Incidence of Rectal Cancer in Young Adults Has Increased
Age is a known risk factor for rectal cancer for those who are over 40 years old. A new study published early online in journal Cancer reveals an increase of rectal cancer cases in adults under the age of 40 over the past several decades.
According to the National Cancer Institute, in the United States an estimated 142,570 men and women (72,090 men and 70,480 women) will be diagnosed with and 51,370 men and women will die of cancer of the colon and rectum in 2010.
Rectal cancer stats are lower in younger people
Rectal cancer is considered to be rare among young individuals in the United States. Approximately 0.1% of all the colon and rectal cancers were diagnosed in people under age 20; 1.1% between 20 and 34; and 3.8% between 35 and 44.
Joshua Meyer, MD, a radiation oncologist currently at Fox Chase Cancer Center, led a team that analyzed trends in rectal cancer incidence in the United States compared with colon cancer trends. This work was done will he was at the New York-Presbyterian Hospital/Weill Cornell Medical Center in New York City.
The researchers conducted a retrospective study using data from the Surveillance Epidemiology and End Results (SEER) cancer registry. They identified 7,661 colon and rectal cancer patients under age 40 years between 1973 and 2005. The researchers then calculated the change in incidence over time for colon and rectal cancers.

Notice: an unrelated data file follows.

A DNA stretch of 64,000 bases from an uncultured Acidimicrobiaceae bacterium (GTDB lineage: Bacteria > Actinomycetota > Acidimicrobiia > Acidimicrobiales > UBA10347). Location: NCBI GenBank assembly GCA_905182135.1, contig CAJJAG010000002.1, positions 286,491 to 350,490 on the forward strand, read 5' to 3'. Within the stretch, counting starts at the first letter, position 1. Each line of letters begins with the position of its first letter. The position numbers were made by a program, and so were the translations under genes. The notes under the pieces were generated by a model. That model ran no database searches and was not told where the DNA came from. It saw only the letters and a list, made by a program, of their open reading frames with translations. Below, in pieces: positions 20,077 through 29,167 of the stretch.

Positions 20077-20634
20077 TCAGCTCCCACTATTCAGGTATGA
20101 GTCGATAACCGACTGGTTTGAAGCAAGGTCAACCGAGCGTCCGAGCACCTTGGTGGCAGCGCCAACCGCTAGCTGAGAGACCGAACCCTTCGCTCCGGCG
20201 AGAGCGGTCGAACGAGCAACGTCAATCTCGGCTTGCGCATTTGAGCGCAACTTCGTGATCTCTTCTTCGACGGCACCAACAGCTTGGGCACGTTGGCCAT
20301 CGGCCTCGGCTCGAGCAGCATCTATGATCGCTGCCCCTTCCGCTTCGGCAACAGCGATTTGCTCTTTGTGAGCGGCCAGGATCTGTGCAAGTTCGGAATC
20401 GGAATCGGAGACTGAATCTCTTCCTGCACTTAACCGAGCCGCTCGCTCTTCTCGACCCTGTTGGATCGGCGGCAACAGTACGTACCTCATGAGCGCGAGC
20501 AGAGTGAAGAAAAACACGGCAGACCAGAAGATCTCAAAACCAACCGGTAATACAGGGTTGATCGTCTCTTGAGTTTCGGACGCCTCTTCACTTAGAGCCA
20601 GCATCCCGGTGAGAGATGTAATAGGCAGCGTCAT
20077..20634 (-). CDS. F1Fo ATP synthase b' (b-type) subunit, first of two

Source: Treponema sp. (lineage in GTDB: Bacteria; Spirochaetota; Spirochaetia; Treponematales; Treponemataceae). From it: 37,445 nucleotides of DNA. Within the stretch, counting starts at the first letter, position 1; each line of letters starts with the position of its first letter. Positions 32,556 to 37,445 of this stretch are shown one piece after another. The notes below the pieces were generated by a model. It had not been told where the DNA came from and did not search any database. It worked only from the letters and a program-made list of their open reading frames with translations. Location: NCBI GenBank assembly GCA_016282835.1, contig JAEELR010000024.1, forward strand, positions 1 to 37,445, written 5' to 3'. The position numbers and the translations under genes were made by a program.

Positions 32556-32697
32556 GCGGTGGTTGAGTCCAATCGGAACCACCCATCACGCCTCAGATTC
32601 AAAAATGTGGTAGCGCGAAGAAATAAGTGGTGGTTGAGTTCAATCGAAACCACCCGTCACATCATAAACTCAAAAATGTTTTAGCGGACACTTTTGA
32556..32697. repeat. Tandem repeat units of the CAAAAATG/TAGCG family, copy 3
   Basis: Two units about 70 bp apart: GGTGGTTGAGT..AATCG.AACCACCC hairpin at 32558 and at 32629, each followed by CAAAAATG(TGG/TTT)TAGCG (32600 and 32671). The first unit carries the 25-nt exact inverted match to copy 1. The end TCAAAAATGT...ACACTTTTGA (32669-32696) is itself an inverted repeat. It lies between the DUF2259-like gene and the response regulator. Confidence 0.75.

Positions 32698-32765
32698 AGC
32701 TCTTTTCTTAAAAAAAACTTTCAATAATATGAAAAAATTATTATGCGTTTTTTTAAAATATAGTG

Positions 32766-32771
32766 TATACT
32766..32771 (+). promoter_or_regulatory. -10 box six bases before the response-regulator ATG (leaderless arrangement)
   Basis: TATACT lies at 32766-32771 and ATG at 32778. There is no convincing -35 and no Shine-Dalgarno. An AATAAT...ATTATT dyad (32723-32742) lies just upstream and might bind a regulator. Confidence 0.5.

Overall rates of colon and of rectal cancer were low during the years of the study (1.11 cases and 0.42 cases per 100,000, respectively). While colon cancer rates remained essentially flat in individuals under age 40 years in recent decades, rectal cancer rates have been increasing since 1984. Specifically, between 1984 and 2005, the rate of rectal cancer diagnosis rose 3.8% per year.
The rectum is the last 6 inches of the digestive system between the large intestine and the anus. Signs and symptoms of rectal cancer can include a change in bowel habits or blood in the stool.
"We suggest that in young people presenting with rectal bleeding or other common signs of rectal cancer, endoscopic evaluation should be considered in order to rule out a malignancy," said Dr. Meyer. "This is in contrast to what is frequently done, which is to attribute these findings to hemorrhoids. More frequent endoscopic evaluation may be able to decrease the documented delay in diagnosis among young people," he explained. Because the overall incidence of rectal cancer is relatively low, the authors do not advocate for a change in screening guidelines.
"Increasing incidence of rectal cancer in patients under age 40: an analysis of the Surveillance, Epidemiology, and End Results database," Joshua E. Meyer, Tarun Narang, Felice H. Schnoll-Sussman, Mark B. Pochapin, Paul J. Christos, David L. Sherr. Cancer; Published Online: August 23, 2010 (DOI: 10.1002/cncr.25432).
National Cancer Institute